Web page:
Looking forward to hearing how you are getting on with it. I'm toying with the idea of getting GP5's for my Sport Tour instead of my aging GP1's, although I might even do some measuring to see if drops are viable.

Regards,
Neil

jags

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Re: Henry is here
« Reply #22 on: May 01, 2018, 05:00:57 PM »
This might work with drop bars and modern brake levers, it puts the mirror up reasonably high and shouldn't interfere with hand positions. Has anyone tried it?

https://www.sjscycles.co.uk/accessories/mirrycle-road-mirror-for-sti-levers/
one review says not great fir for tiagra  mind you mine are 2017  but i have to say i dont like the mirror bit on the fred side for my liking.
sorry .
anto

Danneaux

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Re: Henry is here
« Reply #23 on: May 01, 2018, 05:43:50 PM »
I long ago (40 years) settled on helmet, then eyeglass-mounted mirrors. Mine gives the same view as a 23cm/9in hand mirror held at arm's length and I can sweep two traffic lanes with a slight turn of my head. Head-mounted mirrors do take some getting used to as eye dominance comes into play. I either see "through" mine or "into" it depending (but I also use monovision contact lens vision correction, so I'm pretty used to playing with eye dominance; uncorrected eye is for near vision, corrected is for distance).

Critical to making them work is getting the right distance from your eye. It takes a bit of playing at first, but once you find it -- bliss!

I was concerned about injury in a crash, but each time I've gone down, the mirror came off as it was supposed to. I think it helps I'm wearing wraparound goggles with polycarbonate lenses.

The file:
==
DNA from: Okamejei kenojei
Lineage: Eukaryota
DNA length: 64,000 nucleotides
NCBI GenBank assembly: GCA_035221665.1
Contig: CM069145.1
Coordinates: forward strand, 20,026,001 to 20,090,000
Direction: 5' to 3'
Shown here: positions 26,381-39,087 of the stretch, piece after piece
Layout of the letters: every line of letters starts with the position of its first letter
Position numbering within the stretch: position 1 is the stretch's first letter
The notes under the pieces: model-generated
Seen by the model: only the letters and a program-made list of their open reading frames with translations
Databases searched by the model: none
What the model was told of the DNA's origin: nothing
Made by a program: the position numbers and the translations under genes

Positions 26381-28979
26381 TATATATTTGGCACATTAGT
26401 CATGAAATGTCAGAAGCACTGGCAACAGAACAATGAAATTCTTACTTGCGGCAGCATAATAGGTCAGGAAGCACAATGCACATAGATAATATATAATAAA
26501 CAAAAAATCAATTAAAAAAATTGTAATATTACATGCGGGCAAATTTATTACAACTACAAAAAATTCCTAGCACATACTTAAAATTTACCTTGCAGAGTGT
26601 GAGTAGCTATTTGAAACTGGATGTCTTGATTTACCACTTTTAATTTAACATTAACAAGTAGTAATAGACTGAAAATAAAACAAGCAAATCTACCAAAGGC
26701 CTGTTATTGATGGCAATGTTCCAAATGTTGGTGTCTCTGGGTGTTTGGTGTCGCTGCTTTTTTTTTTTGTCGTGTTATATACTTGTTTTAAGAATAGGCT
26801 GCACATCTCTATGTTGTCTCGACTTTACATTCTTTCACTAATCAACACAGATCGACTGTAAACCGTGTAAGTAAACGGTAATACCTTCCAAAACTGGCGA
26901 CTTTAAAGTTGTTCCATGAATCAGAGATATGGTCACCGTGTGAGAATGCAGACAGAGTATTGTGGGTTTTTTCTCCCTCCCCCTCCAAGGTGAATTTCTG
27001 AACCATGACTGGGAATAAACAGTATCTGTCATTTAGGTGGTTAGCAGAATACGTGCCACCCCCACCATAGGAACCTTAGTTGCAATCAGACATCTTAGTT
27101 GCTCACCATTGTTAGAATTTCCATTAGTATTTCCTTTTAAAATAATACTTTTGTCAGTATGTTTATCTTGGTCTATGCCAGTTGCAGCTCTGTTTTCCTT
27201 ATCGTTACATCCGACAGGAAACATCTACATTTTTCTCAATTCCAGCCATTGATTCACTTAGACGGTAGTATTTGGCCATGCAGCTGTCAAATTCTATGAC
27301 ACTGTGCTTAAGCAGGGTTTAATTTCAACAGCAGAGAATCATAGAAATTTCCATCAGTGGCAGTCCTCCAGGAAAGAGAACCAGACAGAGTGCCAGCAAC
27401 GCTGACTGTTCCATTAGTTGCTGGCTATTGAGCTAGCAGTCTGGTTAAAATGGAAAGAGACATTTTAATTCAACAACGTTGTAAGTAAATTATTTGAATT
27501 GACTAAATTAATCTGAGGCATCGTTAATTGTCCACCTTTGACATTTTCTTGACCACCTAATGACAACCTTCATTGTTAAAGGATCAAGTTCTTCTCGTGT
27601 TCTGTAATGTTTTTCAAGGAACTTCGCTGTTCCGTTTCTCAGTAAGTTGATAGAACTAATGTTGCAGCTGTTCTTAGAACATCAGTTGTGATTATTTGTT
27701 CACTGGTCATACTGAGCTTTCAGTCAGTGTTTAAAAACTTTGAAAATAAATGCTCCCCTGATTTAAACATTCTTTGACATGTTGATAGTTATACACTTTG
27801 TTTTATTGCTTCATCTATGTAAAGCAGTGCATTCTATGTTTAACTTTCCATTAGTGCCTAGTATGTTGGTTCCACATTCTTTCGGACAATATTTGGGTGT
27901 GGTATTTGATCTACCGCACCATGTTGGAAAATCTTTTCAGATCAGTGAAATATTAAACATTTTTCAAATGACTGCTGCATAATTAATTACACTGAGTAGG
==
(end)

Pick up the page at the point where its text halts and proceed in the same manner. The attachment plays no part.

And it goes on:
After trying every model of helmet and eyeglass mirror I knew of on the market over the years, I settled on this one for the Bolle Edge II riding glasses I use when riding all my bikes: https://www.amazon.com/Bike-Peddler-Cycling-Eyeglass-Mirror/dp/B001VTQNVO

I have a number of bikes <mumblefifteen>, so it helps to have one mirror to <ahem> rule them all and go with me no matter what I ride. Since my position is the same on all the bikes, I don't even need to adjust it when switching mounts, but it is easy to do if needed and no concerns about breakage if the bike goes down.

Vive la différence! :) Looking forward to see what best suits Henry, Ian. Keep him happy and you'll be happy as well.

All the best,

Dan.

martinf

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Re: Henry is here
« Reply #24 on: May 01, 2018, 07:48:22 PM »
I long ago (40 years) settled on helmet, then eyeglass-mounted mirrors. Mine gives the same view as a 23cm/9in hand mirror held at arm's length and I can sweep two traffic lanes with a slight turn of my head. Head-mounted mirrors do take some getting used to as eye dominance comes into play. I either see "through" mine or "into" it depending (but I also use monovision contact lens vision correction, so I'm pretty used to playing with eye dominance; uncorrected eye is for near vision, corrected is for distance).

Critical to making them work is getting the right distance from your eye. It takes a bit of playing at first, but once you find it -- bliss!

I have a number of bikes <mumblefifteen>, so it helps to have one mirror to <ahem> rule them all and go with me no matter what I ride.

I got mine out, and played with the distance. Unfortunately, I would need the mirror at least 30 cms from my eye, I can't seem to focus closer without corrective lenses.

A pity, I would like it to work, it would be easier and cheaper than fitting mirrors to each bike.

So if anyone wants a spectacles mounting mirror to try, you can have mine for the cost of the postage.
Mine is this model, but in black:

http://www.cycleaware.com/index.php?main_page=product_info&products_id=2

So far, I only have a handlebar-mounted mirror on my utility bike, as I like to check on the trailer.
I make do with hearing and frequent looking back on my other bikes, but I expect "frequent looking back" to become more difficult with age.